Previous functional magnetic imaging studies, during which researchers use a powerful magnet to determine which parts of a subjects brain are most active while doing a task, have suggested that the ventromedial frontal cortex, or VMF, plays an evaluative role during decision making.
“When you’re doing functional imaging and looking at the relationship between brain activity and a decision,” Kable said, “you don’t know that the brain activity is causally important in that decision. They could be correlated for different reasons.”
Kable and his colleagues, which included Penn undergraduate Khoi Vo and researchers from McGill University, addressed the limitations of imaging studies by recruiting experimental subjects who had suffered damage to that part of their brains, often from strokes, aneurysms or brain tumors.
“People with damage to their ventromedial frontal cortex should be less able to choose things that are most valuable and they should be less consistent in their choices,” Kable said. “That’s exactly what we found.”
Their research was published in The Journal of Neuroscience.
Kable’s experiment involved a simple questionnaire, where people with and without VMF damage were asked to pick between groupings of juice boxes and chocolate bars, based on which they liked more.
The subjects were sequentially given 11 sheets of paper, which listed two or more groups they could choose. As an incentive for them to pick the one they truly wanted more, the researchers promised to give each subject one of the 11 groups he or she selected at the end of the experiment. The subjects were also able to pick what kind of juice and chocolate they preferred before the experiment began.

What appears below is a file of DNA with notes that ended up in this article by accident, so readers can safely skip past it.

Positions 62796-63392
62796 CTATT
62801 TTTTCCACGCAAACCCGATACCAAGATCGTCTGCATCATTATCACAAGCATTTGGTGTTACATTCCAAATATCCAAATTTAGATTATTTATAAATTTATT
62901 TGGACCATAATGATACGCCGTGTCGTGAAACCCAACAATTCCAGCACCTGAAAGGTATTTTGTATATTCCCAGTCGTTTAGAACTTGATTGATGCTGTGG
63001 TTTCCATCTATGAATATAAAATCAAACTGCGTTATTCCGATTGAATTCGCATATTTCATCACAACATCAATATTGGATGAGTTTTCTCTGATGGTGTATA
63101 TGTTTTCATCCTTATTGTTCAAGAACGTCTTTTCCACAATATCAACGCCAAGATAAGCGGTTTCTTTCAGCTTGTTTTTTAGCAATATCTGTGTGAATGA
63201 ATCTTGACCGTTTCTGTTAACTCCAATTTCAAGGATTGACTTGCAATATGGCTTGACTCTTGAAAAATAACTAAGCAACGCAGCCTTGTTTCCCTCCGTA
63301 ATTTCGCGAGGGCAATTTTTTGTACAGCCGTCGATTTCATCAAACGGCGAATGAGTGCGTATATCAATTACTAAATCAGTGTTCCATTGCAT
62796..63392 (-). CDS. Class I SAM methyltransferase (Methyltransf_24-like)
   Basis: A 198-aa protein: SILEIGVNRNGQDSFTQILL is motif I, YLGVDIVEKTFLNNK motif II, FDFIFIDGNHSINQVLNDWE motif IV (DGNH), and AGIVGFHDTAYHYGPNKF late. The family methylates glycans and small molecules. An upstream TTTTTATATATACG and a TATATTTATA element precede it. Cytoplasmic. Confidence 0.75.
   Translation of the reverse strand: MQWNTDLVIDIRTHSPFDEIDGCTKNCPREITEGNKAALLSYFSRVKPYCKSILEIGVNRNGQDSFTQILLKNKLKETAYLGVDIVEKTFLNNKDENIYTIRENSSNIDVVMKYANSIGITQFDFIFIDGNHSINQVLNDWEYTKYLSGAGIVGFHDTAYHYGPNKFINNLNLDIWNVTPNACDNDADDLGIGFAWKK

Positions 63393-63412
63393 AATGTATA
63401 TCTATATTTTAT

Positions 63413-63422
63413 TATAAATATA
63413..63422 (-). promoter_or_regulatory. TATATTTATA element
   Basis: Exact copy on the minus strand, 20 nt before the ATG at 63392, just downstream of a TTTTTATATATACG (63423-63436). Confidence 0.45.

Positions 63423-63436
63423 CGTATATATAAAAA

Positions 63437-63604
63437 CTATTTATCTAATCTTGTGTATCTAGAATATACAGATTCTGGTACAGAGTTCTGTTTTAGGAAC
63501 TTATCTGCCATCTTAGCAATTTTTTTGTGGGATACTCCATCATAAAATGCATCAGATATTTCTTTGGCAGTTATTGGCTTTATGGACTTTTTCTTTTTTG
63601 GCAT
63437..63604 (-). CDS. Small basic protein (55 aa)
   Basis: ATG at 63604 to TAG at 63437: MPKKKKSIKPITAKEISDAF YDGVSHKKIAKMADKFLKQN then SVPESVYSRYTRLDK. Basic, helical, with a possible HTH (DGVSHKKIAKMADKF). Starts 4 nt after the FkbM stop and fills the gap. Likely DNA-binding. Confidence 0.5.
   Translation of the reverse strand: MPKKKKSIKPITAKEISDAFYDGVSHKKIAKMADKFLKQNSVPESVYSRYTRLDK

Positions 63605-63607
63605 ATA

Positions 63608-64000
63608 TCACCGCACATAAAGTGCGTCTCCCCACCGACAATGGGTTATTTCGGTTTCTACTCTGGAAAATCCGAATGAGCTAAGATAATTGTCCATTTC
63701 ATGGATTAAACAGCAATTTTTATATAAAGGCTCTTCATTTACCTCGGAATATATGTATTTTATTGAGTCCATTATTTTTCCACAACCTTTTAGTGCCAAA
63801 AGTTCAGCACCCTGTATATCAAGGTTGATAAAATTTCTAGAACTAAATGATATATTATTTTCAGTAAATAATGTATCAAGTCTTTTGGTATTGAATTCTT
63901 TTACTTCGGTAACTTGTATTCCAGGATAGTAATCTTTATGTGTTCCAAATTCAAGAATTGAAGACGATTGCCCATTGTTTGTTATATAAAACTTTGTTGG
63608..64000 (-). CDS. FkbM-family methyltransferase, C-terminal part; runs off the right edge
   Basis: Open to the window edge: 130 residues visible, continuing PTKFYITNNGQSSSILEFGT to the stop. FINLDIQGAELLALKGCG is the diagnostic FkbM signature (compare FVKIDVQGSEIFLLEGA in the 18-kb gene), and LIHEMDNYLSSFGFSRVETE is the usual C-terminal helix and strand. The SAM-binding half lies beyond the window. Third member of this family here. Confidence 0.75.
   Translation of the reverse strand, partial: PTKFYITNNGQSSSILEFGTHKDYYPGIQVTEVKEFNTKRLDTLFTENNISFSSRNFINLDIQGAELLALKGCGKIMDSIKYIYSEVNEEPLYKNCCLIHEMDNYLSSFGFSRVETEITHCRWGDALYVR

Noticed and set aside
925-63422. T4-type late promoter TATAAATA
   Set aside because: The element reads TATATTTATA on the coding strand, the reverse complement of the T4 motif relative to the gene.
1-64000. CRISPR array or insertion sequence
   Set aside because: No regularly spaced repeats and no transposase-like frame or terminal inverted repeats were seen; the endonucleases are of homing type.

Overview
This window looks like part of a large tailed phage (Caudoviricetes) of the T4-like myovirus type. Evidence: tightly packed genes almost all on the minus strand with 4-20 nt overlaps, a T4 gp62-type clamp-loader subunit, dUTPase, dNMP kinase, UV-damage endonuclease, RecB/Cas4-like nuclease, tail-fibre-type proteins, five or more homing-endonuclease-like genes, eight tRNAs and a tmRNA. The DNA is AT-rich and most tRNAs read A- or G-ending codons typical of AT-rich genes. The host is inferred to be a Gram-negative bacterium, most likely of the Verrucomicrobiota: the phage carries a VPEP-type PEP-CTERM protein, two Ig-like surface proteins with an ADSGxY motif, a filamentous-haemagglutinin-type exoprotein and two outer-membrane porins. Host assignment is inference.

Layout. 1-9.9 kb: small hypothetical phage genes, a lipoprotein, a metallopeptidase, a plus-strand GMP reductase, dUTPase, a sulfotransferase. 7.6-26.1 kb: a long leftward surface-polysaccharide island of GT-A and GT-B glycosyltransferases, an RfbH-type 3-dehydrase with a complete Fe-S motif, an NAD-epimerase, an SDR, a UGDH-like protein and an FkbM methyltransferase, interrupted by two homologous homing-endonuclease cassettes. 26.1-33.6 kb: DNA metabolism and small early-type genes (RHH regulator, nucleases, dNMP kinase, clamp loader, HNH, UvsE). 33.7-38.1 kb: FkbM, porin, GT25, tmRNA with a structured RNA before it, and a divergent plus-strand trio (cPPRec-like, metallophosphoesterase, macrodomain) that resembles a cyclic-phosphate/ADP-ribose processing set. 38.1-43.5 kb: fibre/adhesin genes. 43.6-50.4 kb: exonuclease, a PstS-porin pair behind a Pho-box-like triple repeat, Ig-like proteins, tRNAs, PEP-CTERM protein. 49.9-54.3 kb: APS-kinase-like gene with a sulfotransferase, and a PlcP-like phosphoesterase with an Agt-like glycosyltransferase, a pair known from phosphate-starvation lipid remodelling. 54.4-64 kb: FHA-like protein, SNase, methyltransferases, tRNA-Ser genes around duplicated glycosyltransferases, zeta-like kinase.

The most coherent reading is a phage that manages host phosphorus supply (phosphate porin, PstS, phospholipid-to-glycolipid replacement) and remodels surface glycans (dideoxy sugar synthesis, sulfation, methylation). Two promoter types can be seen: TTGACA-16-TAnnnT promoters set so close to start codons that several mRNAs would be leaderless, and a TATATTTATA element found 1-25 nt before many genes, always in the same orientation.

While there were no price tags on any of the items, the grouped items on each sheet had a fixed value relative to one another and the total amount that could be spent. A subject could pick between a group with six juice boxes and two chocolate bars, a group with three juice boxes and three chocolate bars and a group with no juice boxes and four chocolate bars, implying that the chocolate was three times as expensive as the juice.
Crucially, the relative values and amount that could be spent changed between each of the 11 sheets. By choosing in the different contexts and being given an opportunity to review and change their previous selections, the subjects revealed how much they preferred one item to another.
“We wanted to give people the best chance possible to be consistent,” Kable said. “But on the flip side we didn’t want to make it obvious how you would be consistent.”
Consistency was key. If subjects made selections that contradicted their previously revealed preference, it indicated they couldn’t properly assign a value to the items they were presented with. For example, a subject who chose no juices and two chocolates rather than six juices and no chocolates should not then choose two juices and no chocolates over no juices and six chocolates.
“Most of the control group didn’t make any inconsistent choices, and all but one of the people who have VMF damage made at least one,” Kable said. Many of the subjects with VMF damage made multiple inconsistent choices.
The strength of the findings of this kind of neuroeconomic experiment opens the door to more complex experiments dealing with real monetary value and to investigations into other parts of the brain that are associated with economic decision making.
In addition to Kable and Vo, the research was conducted by Nathalie Camille, Cathryn A. Griffiths and Lesley K. Fellows of the Department of Neurology and Neurosurgery at McGill.
The research was supported by the Canadian Institutes of Health Research and the National Institutes of Health.